Eclysippe Eliason, 1955

Reuscher, Michael G. & Fiege, Dieter, 2016, Ampharetidae (Annelida: Polychaeta) from cold seeps off Pakistan and hydrothermal vents off Taiwan, with the description of three new species, Zootaxa 4139 (2), pp. 197-208 : 200-201

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Eclysippe Eliason, 1955


Eclysippe Eliason, 1955

Type species: Lysippe vanelli Fauvel, 1936

Generic diagnosis. Prostomium without glandular ridges. Buccal tentacles smooth. Three pairs of cirriform branchiae. Notochaetae of segment II enlarged as paleae. Twelve thoracic uncinigers. Posterior thoracic uncinigers strongly elongated. Two intermediate uncinigers. Abdominal rudimentary notopodia absent.

Remarks. Curiously, both valid species of the genus, Eclysippe vanelli ( Fauvel, 1936) and E. trilobata ( Hartman, 1969) were originally described with four pairs of branchiae. Eliason (1955) accredited Fauvel’s diagnosis to a misinterpretation of notopodia as bases of the fourth pair of broken branchiae and redescribed the species Lysippe vanelli in the new genus Eclysippe Eliason, 1955 . This new diagnosis of E. vanelli has been widely accepted (e.g. Holthe 1986; Hilbig 2000). E. trilobata , described as Anobothrus by Hartman (1969), was redescribed with three pairs of branchiae by Williams (1987) upon examination of the type specimens and assigned to Eclysippe .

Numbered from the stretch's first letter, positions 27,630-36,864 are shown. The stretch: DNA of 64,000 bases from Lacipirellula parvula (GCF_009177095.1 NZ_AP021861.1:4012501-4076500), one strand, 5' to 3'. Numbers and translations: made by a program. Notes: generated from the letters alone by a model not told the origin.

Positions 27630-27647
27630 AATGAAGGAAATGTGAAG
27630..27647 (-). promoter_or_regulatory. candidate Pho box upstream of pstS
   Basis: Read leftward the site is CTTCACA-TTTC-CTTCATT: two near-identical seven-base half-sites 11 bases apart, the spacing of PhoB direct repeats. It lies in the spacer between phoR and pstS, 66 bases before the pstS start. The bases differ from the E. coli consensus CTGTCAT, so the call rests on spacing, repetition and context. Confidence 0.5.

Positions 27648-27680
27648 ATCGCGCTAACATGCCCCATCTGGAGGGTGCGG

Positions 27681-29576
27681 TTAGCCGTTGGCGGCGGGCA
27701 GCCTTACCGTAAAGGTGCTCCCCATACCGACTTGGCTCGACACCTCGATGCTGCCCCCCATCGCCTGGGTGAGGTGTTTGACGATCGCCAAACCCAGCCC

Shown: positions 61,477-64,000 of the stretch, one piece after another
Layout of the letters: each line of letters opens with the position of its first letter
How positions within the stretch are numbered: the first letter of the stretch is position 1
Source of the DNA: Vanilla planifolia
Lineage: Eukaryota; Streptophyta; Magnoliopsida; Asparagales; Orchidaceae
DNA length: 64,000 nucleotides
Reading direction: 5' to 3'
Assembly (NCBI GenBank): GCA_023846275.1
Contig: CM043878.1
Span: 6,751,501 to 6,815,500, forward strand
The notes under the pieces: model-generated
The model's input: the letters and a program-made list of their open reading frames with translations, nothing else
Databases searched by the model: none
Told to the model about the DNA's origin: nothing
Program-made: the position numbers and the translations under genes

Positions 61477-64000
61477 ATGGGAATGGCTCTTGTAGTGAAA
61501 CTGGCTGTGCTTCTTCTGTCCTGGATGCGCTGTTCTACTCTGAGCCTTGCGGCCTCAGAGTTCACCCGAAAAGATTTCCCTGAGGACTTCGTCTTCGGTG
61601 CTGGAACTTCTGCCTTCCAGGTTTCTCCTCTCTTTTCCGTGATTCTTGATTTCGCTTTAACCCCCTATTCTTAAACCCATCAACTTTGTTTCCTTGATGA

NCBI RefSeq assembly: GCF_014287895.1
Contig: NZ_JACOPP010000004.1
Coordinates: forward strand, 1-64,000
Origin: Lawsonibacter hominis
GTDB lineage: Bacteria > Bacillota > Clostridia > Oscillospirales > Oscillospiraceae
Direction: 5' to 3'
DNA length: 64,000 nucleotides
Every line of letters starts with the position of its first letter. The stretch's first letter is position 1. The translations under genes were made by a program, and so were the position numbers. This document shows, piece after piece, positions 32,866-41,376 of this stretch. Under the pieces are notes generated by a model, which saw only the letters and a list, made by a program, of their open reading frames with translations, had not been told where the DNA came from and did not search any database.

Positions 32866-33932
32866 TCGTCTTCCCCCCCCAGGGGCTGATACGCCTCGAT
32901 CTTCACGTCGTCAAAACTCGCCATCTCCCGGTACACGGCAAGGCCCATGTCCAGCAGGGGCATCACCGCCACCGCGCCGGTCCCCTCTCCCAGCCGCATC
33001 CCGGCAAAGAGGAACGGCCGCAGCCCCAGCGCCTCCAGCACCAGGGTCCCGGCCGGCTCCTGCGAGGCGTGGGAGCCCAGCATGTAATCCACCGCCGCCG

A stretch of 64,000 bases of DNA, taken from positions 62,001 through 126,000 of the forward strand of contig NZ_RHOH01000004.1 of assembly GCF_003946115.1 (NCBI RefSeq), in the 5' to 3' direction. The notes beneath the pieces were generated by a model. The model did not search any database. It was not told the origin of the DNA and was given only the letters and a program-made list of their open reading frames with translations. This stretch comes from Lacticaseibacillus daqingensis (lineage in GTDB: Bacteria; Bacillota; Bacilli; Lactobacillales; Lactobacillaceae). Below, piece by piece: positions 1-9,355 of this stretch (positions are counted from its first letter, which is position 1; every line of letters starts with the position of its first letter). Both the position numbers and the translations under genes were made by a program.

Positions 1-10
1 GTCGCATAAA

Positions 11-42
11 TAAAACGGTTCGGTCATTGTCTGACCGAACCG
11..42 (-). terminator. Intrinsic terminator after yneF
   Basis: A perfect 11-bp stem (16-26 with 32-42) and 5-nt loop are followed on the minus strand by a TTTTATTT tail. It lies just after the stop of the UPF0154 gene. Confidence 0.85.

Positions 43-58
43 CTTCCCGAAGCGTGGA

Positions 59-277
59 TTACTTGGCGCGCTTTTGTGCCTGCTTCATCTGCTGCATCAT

Day (1973) argued that specimens of E. vanelli described by Eliason (1955) were different from specimens reported by Fauvel (1936) and subsequently described a new species, Samythella eliasoni Day, 1973 from North Carolina, which, according to Day, was identical to the Swedish E. vanelli specimens described by Eliason (1955). However, he assigned the species to Samythella because of the uncertainty in the number of branchiae in Eclysippe (see discussion above) and because it fit into the generic diagnosis of Samythella according to his opinion. We do not follow Day’s opinion because the latter genus lacks the elongation of posterior thoracic uncinigers that is characteristic for Eclysippe . Furthermore, Samythella has broad, foliaceus branchiae, whereas Eclysippe has thin cylindrical branchiae. In his description of S. eliasoni Day did not mention the elongation of posterior thoracic uncinigers, which is the most conspicuous character of Eclysippe . Therefore, the generic affiliation of S. eliasoni is uncertain. Day (1963) described another species, Samythella affinis Day, 1963 that bears some resemblance to Eclysippe , even though Day did not mention the elongated posterior thoracic uncinigers and acknowledged that the generic affiliation of this species was uncertain.